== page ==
Place for My Voice

Two-weeks of face-to-face classes (residency) in my Graduate Diploma in Learning and Technology program at Royal Roads have ended.  A year of online challenges begins. One of my challenges is reading scholarly research journal articles.  The dry objectivity of academic writing seems to squeeze out any soul or human interest, yet reading megabytes of artiasleep at computercles and eventually contributing significant soulless studies of my own is an inescapable element of this academic journey I have undertaken.  I am learning to read abstracts and conclusions and scan the rest of the article to see if it answers any burning questions from the current assignment.  Is it: holistic or reductionist; numbers, narratives, or both; talking to people or combing through text; fixing a problem or solving a puzzle; answering questions or creating questions?  This literature encounter of the mind-numbing kind should become less tedious as I learn to engage with burning questions of my own.

One assigned reading made me slow down and read with interest. Heide Estes (2012) writes about the scholar’s voice finding a more natural tone in scholarly blogs, presenting arguments for the importance of narrative in scholarly literature in a blogging voice, while suggesting that the scholar’s own blog is the place for narrative and voice.  Interesting juxtaposition.  Estes’ quote from Scott Slovak resonates with me; “Storytelling, combined with clear exposition, produces the most engaging and trenchant scholarly discourse” (2008, as cited in Estes, 2012).  She also refers to Natalia Cecire’s blog post about academia’s reluctance to show possible flaws in public, “we have a culture of making it look easy, and of concealing as much as possible ‘the raw material of poetry in all its rawness'” (2011).  I know academic writing is a language I must acquire to study and communicate at this level, but these scholars offer blogs as a place for exactly the rawness and storytelling I miss.  Here it’s safe to poke a pin into pompousness’s balloon.

 

References

Cecire, N. (2011). How Public Like a Frog: On Academic Blogging. Retrieved from http://arcade.stanford.edu/blogs/how-public-frog-academic-blogging

Estes, H. (2012). Blogging and Academic Identity. Literature Compass, 9(12), 974–982. http://doi.org/10.1111/lic3.12017

Slovic, S. (2008). Going away to think: Engagement, retreat, and ecocritical responsibility. In Placing the academy: Essays on landscape, work, and identity (pp. 217–232). Logan, Utah: University of Nevada Press. Retrieved from http://digitalcommons.usu.edu/cgi/viewcontent.cgi?article=1019&context=usupress_pubs#page=227

About Jim

Community Adult Educator & Adult Literacy Instructor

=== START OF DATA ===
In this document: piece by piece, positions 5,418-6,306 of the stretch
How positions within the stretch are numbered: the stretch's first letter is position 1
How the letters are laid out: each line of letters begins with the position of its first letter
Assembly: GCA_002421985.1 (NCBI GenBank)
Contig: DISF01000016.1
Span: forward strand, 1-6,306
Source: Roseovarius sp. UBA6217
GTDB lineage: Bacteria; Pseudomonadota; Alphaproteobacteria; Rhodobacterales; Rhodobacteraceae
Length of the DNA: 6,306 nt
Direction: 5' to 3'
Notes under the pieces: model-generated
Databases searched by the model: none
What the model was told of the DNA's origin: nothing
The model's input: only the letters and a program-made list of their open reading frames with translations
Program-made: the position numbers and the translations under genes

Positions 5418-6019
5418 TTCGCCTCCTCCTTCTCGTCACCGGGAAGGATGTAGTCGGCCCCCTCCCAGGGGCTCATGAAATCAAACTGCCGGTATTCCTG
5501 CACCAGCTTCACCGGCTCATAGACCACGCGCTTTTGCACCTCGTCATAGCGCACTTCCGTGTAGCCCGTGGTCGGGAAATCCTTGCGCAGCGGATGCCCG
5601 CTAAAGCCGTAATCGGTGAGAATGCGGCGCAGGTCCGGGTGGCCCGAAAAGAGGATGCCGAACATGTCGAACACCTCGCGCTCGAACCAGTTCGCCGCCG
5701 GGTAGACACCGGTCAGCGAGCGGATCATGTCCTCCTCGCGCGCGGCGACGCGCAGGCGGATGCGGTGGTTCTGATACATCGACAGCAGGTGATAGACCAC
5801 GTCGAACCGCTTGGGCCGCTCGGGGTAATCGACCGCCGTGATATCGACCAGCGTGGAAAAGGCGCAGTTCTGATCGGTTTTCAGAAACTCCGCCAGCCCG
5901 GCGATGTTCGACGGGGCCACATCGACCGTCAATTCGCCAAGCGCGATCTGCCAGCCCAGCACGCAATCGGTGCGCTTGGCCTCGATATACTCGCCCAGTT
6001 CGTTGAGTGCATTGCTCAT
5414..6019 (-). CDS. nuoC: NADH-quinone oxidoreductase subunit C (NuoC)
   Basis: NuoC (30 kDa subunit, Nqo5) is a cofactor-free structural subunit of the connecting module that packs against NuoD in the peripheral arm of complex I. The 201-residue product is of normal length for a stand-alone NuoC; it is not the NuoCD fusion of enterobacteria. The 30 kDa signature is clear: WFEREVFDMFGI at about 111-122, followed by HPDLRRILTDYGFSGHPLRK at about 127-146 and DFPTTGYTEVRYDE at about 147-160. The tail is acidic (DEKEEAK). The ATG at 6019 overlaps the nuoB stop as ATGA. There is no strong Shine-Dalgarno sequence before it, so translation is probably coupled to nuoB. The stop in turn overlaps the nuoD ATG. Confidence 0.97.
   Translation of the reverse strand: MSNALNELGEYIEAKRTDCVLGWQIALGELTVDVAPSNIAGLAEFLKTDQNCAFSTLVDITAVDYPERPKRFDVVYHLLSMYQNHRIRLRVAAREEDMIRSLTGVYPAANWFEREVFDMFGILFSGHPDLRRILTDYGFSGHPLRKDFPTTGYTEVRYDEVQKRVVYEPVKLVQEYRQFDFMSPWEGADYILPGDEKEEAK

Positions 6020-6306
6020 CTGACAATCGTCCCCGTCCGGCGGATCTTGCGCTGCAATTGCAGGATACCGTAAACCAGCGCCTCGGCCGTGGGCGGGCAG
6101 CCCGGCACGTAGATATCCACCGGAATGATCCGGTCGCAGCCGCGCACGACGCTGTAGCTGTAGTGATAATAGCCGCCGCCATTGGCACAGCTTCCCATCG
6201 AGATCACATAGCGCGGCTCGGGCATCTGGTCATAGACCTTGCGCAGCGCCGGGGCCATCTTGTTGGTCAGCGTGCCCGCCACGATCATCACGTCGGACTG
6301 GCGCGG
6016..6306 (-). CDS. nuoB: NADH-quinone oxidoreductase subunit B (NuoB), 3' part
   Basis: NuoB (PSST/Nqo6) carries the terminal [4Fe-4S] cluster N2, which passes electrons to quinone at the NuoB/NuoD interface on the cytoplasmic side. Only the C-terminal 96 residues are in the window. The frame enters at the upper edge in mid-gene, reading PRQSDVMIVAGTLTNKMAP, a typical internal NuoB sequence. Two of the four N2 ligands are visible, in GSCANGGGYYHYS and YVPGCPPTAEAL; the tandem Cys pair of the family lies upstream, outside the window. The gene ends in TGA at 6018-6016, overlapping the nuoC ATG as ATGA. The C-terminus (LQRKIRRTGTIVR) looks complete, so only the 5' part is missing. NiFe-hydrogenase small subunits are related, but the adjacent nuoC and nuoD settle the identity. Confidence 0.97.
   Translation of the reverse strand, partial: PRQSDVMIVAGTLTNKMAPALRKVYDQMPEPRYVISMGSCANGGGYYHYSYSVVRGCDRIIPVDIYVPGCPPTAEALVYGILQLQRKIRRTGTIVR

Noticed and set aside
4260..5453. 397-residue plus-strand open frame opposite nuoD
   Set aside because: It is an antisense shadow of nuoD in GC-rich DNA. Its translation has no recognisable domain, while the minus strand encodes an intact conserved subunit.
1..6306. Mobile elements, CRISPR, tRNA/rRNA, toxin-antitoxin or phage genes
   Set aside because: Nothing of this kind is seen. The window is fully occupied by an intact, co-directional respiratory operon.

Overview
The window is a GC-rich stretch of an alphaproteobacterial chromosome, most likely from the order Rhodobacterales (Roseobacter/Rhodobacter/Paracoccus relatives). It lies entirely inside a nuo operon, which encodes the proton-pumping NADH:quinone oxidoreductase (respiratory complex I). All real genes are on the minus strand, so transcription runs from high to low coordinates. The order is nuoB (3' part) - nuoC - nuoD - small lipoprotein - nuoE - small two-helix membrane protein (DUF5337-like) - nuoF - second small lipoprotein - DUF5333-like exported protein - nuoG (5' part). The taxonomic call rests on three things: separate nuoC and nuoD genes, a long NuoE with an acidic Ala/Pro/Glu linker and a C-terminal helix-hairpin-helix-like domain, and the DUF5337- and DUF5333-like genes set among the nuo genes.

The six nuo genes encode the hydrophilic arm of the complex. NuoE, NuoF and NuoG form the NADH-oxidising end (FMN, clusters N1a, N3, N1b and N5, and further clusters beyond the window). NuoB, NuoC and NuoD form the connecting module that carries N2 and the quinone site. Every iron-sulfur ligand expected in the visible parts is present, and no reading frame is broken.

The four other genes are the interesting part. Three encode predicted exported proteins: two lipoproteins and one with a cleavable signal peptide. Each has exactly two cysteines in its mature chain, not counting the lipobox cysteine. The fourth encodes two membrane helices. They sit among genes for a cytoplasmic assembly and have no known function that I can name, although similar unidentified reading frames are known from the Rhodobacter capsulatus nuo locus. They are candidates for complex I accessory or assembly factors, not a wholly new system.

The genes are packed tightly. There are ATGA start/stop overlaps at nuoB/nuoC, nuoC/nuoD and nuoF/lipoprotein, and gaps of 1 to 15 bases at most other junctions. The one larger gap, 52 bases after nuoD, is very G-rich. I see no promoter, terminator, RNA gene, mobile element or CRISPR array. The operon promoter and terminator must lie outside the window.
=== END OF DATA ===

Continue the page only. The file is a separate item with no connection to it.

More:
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5 Responses to Place for My Voice

  1. Your post resonates with me – I find reading things in english **first** helps me interpret ‘academese’. In this, I fully agree with Rhonda “I have found that the more casual tone adopted in academic blogs offers increased insight that then allows me to further understand their research work. ”

    I like the stance Dan Ariely takes: “I do research in behavioral economics and try to write it in Plain English” danariely.com

    Sign me up for the Plain Language revolution.

  2. Kristi says:

    Hi Jim,

    You’ve captured my sentiments on research and in such a clever way. I found the article, “Blogging and Academic Identity” by Heide Estes valuable as well. I was drawn to her idea of approaching different issues with unique identities. I also appreciated her comments on “invisible disability.” It inspires the continued need for educators to be more compassionate and less judgmental when engaging with and setting expectations of their students. Great blog.

  3. Darlene Bakker says:

    Being new to blogging I do appreciate the more informal tone. However, I do still like to get various points of view on academic articles. The blog is especially good for that.

  4. Marlas Kuiper says:

    You found the poetry in an academic article! I am finding that I too am finding certain journals and articles more accessible. I tend to glaze over when reading detailed descriptions of methodologies and data analysis but I am finding that even in the most ‘scientific’ articles some authors manage to make their studies sound beautiful 😉

  5. Rhonda Darbyson says:

    This post resonates strongly with me, Jim (as does this great picture of you sleeping at your desk). Reading an academic’s blog offers me the opportunity to understand their field of study far beyond any papers they have published. We do have to embrace academic writing in order to be successful in this program, but reading the research articles is an onerous task, as we strive to decipher some understanding of cultures of inquiry, theoretical frameworks, research methods and analysis tools. I have found that the more casual tone adopted in academic blogs offers increased insight that then allows me to further understand their research work. If only everything didn’t have to be peer reviewed and formal!

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